First of all let me just warn you that my photos do not do this set-up justice. Emily has created an indoor wonderland of plants. It's pretty amazing...
So many plants in a small space...
Which of course brings me to the name of her blog, and her business, In Search of Small Things. Perfect, right?
What do you see when you look in this case? If you're like me the dark pleated leaves caught your eye, well, maybe the slice of banana too.
Emily told me the name of the plant when I visited, but of course I forgot it and had to email her. It's Dicranopygium sp. Black, and she wrote about it here (lots of interesting info). At least I'm consistent in my ability to forget, I also commented on that blog post back in May of this year.
She shared this: "Dicranopygiums flower for only one day, sometimes only half a day, and you can smell them (even when they are sealed behind glass) immediately when you walk in the room. The smell is somewhere between an overripe fig and a sickly sweet lilac. They explode white tendrils in all directions and the first time I ever saw the flower (I'd not seen photos of the flower before) I was genuinely startled and thought for a split second that there was a strange creature in the terrarium. They do not usually produce seed each time they flower, unfortunately, but when they do, hundreds of seed are projected in a circumference around the plant and germinate a week or two later. They are very slow, and the year-old seedlings I have are not taller than 1cm."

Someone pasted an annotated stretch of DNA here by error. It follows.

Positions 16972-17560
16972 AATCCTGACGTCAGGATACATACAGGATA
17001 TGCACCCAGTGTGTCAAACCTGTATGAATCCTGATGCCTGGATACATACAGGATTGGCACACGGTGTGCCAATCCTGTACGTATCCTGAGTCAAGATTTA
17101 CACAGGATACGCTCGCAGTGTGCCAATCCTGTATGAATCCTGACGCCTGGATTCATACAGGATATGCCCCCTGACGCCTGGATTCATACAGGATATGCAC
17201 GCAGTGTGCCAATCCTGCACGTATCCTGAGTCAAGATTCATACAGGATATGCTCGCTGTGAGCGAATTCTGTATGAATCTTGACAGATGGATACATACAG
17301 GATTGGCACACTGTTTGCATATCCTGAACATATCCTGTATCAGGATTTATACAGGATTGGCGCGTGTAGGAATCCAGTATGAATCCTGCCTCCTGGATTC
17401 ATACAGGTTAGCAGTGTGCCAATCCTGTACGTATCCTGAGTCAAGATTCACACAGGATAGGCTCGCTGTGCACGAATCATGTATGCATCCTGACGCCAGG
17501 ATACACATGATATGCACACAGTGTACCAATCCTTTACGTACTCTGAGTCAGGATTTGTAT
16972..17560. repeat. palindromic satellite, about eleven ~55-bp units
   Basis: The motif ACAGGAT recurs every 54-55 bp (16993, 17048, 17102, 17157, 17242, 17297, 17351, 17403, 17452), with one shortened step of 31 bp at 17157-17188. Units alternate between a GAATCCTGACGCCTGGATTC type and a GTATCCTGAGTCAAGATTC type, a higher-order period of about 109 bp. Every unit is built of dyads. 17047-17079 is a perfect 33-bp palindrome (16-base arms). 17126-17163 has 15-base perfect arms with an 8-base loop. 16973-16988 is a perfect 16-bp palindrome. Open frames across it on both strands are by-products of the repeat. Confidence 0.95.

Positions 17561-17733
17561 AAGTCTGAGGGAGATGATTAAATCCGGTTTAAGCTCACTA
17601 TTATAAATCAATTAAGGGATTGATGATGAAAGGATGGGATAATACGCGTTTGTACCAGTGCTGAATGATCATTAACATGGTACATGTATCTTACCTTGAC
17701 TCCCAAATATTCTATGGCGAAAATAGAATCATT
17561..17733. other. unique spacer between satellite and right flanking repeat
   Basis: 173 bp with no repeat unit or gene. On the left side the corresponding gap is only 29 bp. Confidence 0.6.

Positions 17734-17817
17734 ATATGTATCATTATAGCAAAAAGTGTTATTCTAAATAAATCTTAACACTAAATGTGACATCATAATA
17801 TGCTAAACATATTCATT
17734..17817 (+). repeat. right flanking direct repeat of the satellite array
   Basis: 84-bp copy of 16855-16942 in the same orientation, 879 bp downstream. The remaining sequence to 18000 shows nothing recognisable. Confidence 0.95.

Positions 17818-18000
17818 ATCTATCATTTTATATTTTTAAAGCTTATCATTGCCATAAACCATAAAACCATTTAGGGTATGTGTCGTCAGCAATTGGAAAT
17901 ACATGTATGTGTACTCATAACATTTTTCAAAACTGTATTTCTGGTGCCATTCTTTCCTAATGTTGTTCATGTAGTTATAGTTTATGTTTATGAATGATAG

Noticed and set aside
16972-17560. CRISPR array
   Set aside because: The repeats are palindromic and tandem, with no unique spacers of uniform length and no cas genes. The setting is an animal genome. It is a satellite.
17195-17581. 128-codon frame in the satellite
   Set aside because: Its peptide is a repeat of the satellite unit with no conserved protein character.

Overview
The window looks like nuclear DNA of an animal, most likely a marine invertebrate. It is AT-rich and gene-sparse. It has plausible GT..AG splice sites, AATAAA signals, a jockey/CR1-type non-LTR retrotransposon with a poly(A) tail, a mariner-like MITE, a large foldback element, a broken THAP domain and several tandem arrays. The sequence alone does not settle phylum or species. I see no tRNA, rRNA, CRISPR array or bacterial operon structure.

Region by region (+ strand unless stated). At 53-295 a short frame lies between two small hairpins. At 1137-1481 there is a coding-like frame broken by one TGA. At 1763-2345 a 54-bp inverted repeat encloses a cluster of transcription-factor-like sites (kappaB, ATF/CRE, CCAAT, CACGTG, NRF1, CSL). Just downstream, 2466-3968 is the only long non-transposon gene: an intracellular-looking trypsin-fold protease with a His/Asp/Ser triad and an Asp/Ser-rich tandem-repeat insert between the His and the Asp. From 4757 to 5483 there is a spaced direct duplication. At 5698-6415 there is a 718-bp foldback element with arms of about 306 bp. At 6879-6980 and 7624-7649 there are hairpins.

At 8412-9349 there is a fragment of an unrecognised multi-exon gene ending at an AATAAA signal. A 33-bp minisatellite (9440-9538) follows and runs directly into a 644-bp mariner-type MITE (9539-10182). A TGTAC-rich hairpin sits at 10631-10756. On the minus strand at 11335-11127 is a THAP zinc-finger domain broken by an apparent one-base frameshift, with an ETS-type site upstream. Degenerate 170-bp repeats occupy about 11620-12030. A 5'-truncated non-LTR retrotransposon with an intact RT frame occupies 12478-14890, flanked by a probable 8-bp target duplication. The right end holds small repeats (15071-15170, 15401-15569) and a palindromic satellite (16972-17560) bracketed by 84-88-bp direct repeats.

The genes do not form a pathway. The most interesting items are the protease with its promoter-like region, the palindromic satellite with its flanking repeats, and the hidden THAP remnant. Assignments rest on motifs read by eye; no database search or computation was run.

In the same tank as the dicranopygium is this adorable little fellow. Dendrobates leucomelas, a poison dart frog. The slice of banana is there to attract food for the little guy.
I knew she had frogs, but I was completely unprepared for how cute they would be.
In the past Emily has had babies for sale (here).
There were other frogs in other tanks, I saw one with red markings, but sadly it was too small for me to get a decent photo of. Also I saw tiny babies in a small container. It was really interesting to not just see the plant life but little amphibians too. My garden seems rather empty by comparison...
I remember watching this terrarium take shape, perhaps on Facebook (you really should follow her there). Even so I was amazed at it's size, much bigger than I thought it would be.
Note the frog graphic on the wall, I really should have got a photo of the entire thing.
Emily is propagating a ton of begonias, many of them quite rare. Asked to name what's growing here she says: "species include Begonia metallicolor, U400, B. darthvaderiana, B. promethea, B. susaniae, B. metachroa, B. minutiflora, B. red pteridiformis, sp. Menukung, and sp. Muara Wahau.
Did you catch that name Begonia darthvaderiana? It's those sexy dark leaves with the lighter, creamy, edge, beautiful right? Here's a blog post of Emily's with more info about them.
Small plants are a definite plus when you're cramscaping inside containers.